In fact, the center was founded before the federal government passed the Marine Mammal Protection Act of 1972. The center’s rescue efforts date back to 1971, when Jim Stauffer, a Newport Beach lifeguard, discovered an ailing sea lion on the beach and nursed it back to health at home. After that, local lifeguards started contacting Stauffer whenever they found an injured seal or sea lion.
Today, the center is housed in a building at the foot of Laguna Canyon Hills, alongside a waterway that leads to the ocean. Inside, you can see the seals and sea lions that have been rescued between Seal Beach, south of Long Beach, and San Onofre, on the north end of San Diego County. They are recovering from any number of maladies—from dehydration to shark bites, fish hook injuries to respiratory infections. (Check the center’s web site to see the current list of residents, which are given names like Whiskers, Avocado, and Syrah). Check out the before-and-after photos of the center’s many success stories, then stand by the pools to watch the seals and sea lions that are feeling better—and are almost ready to head back to the wild—bark and play with each other.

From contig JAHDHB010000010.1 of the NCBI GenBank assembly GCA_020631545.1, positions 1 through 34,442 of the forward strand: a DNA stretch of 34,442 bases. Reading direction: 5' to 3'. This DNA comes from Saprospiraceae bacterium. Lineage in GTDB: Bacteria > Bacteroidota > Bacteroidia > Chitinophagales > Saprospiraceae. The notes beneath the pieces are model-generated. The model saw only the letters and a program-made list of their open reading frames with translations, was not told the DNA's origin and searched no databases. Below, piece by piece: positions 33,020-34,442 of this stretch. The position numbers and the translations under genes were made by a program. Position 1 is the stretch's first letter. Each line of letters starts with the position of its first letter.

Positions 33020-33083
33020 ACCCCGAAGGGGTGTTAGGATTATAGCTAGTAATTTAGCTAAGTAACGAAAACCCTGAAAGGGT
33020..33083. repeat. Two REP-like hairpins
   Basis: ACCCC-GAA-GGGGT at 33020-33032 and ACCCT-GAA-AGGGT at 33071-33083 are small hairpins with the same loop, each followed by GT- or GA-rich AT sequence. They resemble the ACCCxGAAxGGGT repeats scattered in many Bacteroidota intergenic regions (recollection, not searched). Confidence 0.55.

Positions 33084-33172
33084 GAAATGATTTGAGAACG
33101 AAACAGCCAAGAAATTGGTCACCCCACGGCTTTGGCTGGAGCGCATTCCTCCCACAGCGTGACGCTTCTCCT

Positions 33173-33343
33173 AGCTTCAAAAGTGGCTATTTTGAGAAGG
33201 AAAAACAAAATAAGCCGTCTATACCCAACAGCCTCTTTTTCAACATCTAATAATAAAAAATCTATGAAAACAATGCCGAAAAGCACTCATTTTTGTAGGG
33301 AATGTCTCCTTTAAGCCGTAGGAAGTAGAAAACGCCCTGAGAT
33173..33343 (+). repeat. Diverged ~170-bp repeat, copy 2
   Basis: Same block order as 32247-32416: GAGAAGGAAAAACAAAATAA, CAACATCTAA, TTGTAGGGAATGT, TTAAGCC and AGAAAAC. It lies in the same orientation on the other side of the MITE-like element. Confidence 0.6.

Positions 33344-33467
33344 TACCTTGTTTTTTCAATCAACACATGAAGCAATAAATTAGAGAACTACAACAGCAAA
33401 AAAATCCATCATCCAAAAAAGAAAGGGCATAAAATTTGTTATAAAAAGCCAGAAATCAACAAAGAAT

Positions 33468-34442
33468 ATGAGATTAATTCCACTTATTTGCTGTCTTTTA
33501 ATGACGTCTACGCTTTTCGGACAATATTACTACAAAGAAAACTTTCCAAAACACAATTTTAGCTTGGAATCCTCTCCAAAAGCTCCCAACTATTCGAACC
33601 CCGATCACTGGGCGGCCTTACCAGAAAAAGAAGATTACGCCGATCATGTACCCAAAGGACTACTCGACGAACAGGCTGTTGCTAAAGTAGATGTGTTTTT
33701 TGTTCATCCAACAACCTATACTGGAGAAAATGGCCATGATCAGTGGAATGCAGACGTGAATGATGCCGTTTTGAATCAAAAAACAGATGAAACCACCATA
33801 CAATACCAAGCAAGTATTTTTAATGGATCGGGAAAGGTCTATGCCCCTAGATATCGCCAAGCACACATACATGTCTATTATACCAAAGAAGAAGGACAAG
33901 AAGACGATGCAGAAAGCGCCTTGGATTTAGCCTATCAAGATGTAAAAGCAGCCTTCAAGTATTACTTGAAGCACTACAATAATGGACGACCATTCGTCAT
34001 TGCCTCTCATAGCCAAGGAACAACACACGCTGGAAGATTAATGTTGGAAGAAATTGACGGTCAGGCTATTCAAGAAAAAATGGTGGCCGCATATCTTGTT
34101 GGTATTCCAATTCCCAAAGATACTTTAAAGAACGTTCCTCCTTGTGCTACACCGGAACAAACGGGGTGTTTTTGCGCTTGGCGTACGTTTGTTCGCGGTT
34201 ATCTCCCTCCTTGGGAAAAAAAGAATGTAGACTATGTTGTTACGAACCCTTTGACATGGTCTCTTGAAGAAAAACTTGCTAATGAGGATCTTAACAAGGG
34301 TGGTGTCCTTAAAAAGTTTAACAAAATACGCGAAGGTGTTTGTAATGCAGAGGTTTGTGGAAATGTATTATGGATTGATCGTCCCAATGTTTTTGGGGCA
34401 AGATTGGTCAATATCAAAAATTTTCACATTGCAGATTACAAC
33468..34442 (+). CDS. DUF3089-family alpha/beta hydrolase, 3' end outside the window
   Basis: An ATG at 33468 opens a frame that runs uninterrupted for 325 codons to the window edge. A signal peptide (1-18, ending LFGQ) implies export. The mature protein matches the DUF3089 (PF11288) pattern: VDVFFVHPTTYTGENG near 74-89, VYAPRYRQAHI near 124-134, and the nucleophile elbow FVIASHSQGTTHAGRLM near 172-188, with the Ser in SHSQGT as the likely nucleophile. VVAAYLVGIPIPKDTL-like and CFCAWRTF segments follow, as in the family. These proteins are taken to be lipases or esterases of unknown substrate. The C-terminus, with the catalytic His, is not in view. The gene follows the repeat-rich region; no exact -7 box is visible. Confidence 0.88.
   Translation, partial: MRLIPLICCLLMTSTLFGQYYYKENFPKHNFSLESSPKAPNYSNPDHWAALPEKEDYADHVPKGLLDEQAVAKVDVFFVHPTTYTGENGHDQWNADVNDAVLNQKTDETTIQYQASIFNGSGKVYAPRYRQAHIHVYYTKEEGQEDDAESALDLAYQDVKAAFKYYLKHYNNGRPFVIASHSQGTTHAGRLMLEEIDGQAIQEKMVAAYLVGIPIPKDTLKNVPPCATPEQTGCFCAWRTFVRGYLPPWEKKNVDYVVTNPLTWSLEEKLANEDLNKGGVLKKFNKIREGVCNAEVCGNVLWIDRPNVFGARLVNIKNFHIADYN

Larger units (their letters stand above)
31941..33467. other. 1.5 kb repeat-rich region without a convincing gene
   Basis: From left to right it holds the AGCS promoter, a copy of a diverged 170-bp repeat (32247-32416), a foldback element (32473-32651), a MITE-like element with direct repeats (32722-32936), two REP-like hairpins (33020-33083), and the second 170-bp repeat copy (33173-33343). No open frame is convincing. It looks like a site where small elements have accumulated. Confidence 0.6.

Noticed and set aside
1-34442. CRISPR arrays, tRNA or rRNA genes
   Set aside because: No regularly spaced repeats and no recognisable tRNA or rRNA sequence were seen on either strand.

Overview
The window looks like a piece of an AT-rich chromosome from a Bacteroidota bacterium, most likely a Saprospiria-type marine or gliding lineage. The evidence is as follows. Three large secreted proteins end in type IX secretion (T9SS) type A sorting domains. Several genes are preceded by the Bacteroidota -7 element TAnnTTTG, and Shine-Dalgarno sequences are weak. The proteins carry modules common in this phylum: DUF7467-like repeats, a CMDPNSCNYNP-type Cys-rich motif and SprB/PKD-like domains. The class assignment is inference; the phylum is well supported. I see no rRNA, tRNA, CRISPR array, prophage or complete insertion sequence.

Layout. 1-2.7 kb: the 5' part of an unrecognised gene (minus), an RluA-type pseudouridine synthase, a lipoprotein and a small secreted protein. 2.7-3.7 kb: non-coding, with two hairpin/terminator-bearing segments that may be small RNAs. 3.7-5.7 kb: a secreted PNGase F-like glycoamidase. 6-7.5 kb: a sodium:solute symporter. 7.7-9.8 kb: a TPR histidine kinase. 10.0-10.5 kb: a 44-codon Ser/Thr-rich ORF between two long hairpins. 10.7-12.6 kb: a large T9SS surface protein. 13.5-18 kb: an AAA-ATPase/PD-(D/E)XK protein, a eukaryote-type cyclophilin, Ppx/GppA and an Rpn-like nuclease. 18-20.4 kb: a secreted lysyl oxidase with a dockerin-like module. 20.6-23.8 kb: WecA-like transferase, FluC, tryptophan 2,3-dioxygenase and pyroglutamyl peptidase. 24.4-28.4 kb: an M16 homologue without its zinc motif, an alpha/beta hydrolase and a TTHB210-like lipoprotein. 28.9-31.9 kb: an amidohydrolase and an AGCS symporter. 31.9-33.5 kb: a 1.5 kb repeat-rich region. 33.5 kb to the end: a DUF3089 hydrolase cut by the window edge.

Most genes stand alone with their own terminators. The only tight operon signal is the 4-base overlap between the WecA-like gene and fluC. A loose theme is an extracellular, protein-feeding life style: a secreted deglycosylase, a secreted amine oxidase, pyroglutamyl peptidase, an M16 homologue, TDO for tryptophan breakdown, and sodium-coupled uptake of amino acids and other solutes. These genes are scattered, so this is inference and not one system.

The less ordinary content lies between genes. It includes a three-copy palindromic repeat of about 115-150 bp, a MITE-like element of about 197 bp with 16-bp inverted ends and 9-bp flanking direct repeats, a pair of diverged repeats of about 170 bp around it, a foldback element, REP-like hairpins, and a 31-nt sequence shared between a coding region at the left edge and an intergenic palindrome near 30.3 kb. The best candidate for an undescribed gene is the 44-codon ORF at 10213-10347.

Along the center’s edge, you might see the center’s non-marine critters in the butterfly garden of cassia, California fuchsia, and white yarrow. While admission to the center is always free, any purchases from the stuffed-animal-stocked gift shop help support the center’s efforts.